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We're using vlad the deployer for deploying rails apps to production and test servers. All our servers are Ubuntu servers.

We have a problem related with linux permissions.

Vlad uses ssh to put files on any server, be it production or test. My company has several people, and each one has a different account on each server.

On the other hand, the way our Apache server is configured, it uses the "owner" of a website directory for reading files on that directory.

As a result, the user that makes the first deployment becomes the "owner" of the site; other users can't make deployments - Apache will not be able to read the modified files, since the owner has changed.

Normally this isn't much of an issue, but now holidays are approaching and we'd like to solve this as cleanly as possible - for example, we'd like to avoid sharing passwords/ssh keys.

Ideally I would need one vlad task that does something to the permissions of the deployed files so they could be completely modified by other users. I don't know enough about unix commands in order to do this.

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Useless note: Vlad the Deployer is possibly the most awesome SW product name ever. –  Adam Shiemke Jul 16 '10 at 14:59
I agree. A shame it's ruby tho –  Matt Joiner Jul 16 '10 at 15:16

3 Answers 3

I would do it with group permissions.

have the web root be /var/www/your-app/current

/var/www/your-app/ should be group writable by the group that all persons doing deploys belong to.

set up the deploy scripts so that they write to a directory called /var/www/your-app/>timestamp< where timestamp is the current timestamp.

/var/www/your-app/current is a symlink, and when you have sucessfully copied all files to the new directory you update the target of the symlink, so that it points to the directory you created.

This way everyone can deploy, and you can see who deployed what version.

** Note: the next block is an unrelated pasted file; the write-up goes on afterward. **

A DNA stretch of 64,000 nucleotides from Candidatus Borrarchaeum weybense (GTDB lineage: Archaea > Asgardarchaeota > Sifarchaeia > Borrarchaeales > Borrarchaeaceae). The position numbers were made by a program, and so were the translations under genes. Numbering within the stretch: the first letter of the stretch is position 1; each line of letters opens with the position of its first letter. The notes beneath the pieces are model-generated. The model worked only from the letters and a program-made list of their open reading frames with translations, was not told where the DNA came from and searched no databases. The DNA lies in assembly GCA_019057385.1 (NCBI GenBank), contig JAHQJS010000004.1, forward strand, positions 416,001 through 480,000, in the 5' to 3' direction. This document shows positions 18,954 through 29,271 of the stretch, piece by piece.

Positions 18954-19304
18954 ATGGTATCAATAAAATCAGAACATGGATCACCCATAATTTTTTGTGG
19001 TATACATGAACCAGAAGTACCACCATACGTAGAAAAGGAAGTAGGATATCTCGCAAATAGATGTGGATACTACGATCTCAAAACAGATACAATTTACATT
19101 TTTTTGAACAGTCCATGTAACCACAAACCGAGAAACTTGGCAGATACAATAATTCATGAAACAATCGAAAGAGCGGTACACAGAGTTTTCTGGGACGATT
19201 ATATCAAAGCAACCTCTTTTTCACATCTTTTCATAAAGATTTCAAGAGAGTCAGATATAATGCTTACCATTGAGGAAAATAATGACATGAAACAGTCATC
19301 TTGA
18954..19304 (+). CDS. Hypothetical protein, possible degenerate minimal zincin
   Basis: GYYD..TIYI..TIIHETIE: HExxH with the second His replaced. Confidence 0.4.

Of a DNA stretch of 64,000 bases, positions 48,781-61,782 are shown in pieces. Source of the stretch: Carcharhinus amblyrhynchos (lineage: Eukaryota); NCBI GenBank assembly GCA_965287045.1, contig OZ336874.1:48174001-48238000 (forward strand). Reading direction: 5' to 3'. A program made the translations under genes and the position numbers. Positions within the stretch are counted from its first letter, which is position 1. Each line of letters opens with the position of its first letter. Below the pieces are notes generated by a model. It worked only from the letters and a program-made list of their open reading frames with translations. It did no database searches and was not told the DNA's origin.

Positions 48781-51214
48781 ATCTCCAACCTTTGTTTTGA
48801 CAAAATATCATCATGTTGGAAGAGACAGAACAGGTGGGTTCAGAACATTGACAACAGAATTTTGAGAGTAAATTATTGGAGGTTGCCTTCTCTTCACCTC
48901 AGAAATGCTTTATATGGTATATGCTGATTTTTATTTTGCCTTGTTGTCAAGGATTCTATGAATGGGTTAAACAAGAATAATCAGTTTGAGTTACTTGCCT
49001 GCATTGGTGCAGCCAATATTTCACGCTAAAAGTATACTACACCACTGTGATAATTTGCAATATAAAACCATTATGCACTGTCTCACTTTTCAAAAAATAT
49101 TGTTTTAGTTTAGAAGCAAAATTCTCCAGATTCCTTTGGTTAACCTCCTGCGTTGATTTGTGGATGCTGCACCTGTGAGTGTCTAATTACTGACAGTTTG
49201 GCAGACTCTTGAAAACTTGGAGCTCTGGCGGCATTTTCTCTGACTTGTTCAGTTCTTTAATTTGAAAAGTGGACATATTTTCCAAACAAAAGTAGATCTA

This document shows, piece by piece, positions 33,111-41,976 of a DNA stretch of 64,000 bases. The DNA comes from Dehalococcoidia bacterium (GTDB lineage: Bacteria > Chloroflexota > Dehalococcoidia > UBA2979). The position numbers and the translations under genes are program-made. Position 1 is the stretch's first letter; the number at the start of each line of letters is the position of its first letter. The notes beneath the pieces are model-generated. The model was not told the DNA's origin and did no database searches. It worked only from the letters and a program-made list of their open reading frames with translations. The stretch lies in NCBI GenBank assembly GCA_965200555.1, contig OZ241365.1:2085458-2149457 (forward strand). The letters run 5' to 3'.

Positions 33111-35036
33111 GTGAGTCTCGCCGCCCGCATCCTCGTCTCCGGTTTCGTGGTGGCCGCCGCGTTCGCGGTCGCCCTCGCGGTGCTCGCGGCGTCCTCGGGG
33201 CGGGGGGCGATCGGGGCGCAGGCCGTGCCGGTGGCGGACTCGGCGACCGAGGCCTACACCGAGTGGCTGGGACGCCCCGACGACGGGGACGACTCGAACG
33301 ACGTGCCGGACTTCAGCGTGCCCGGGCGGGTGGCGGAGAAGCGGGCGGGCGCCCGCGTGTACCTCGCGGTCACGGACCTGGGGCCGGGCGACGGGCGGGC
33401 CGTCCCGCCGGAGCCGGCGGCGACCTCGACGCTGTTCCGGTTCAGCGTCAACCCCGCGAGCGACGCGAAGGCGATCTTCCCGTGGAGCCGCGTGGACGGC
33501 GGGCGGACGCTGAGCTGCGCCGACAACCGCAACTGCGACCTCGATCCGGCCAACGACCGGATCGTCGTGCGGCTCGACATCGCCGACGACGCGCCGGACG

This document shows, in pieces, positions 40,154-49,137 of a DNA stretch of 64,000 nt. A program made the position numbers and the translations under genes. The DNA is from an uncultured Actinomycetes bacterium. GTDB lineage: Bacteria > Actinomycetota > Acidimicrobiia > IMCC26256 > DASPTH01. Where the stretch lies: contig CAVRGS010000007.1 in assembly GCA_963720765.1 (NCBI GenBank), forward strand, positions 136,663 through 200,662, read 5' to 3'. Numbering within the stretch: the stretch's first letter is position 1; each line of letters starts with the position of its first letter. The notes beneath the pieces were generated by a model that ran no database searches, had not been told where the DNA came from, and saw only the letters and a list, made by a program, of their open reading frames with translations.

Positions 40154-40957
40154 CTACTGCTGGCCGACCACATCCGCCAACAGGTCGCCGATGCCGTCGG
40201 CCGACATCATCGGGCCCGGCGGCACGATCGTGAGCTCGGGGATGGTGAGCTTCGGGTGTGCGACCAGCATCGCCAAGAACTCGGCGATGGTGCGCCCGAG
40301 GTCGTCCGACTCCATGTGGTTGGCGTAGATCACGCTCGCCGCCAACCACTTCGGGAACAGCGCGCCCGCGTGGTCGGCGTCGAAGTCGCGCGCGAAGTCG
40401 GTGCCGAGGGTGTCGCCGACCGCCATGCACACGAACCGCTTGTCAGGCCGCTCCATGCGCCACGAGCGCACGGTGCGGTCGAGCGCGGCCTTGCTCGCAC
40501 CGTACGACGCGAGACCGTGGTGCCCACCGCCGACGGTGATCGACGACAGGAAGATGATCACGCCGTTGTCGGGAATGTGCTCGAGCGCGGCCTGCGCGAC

This also makes the deploy atomic, so nothing will break if you lose your network connection in the middle of the deploy.

Since you won't delete the old catalogs, you can easy do a rollback to a "last good" state, if you manage to introduce some bug.

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Why don't you make all the files publicly readable? In the ~/.bashrc of each user put the line

umask o=r


BTW I have never heard of such an Apache option; are you saying when Apache reads a file from /home/USER it runs with the UID of USER, instead of "nobody" or "apache"? That sounds wonky.

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For several reasons Apache needs to not only read, but to "own" the files: writing logs, temp files, etc only work if that's the case. So you either make a chown every time you publish the files or you share a common user among all updaters. –  kikito Aug 18 '10 at 6:29
It would be more accurate to say Apache needs to "write" the files, not "own" the. There is absolutely no reason Apache would need to own a file or directory to do any of those things: write logs, temp files, etc. It only needs write permission, which you can accomplish with umask g=w Then edit /etc/group to create a group including apache and all your users, and then make this group the default group for them in /etc/passwd. Or if you are really lazy/cavalier, forget groups and do umask o=w –  Modern Hacker Aug 18 '10 at 20:05
You are right. There's something that fails, though - vlad:update begins making an svn update - that is actually the order that fails. SVN gets confused - "john made this svn repository and now peter is trying to update it? >> fail". –  kikito Aug 19 '10 at 10:16
Perhaps you can fix this with option "svn --username john" providing the appropriate credentials (password and/or SSH key). Or configure the svn server to give write permission to all your users. –  Modern Hacker Aug 19 '10 at 20:26
up vote 0 down vote accepted

I've been fighting with it for a couple months now and I've only found a couple ways to do it:

  • Use a single shared account for all the users deploying to the server (boo!)
  • Use different accounts, but make a chown to a common user account (www-data, rails, or similar) before performing account-dependant tasks (such as the svn update). This might work, but I haven't tested it.
  • Use access control lists. Someone has hinted at me that this might be the right solution. However, I don't have the knowledge or time to make this work properly.

For now, we are just continuing using one single user per project, and chowning everything manually when needed. It's a bit of a pain, but it works.

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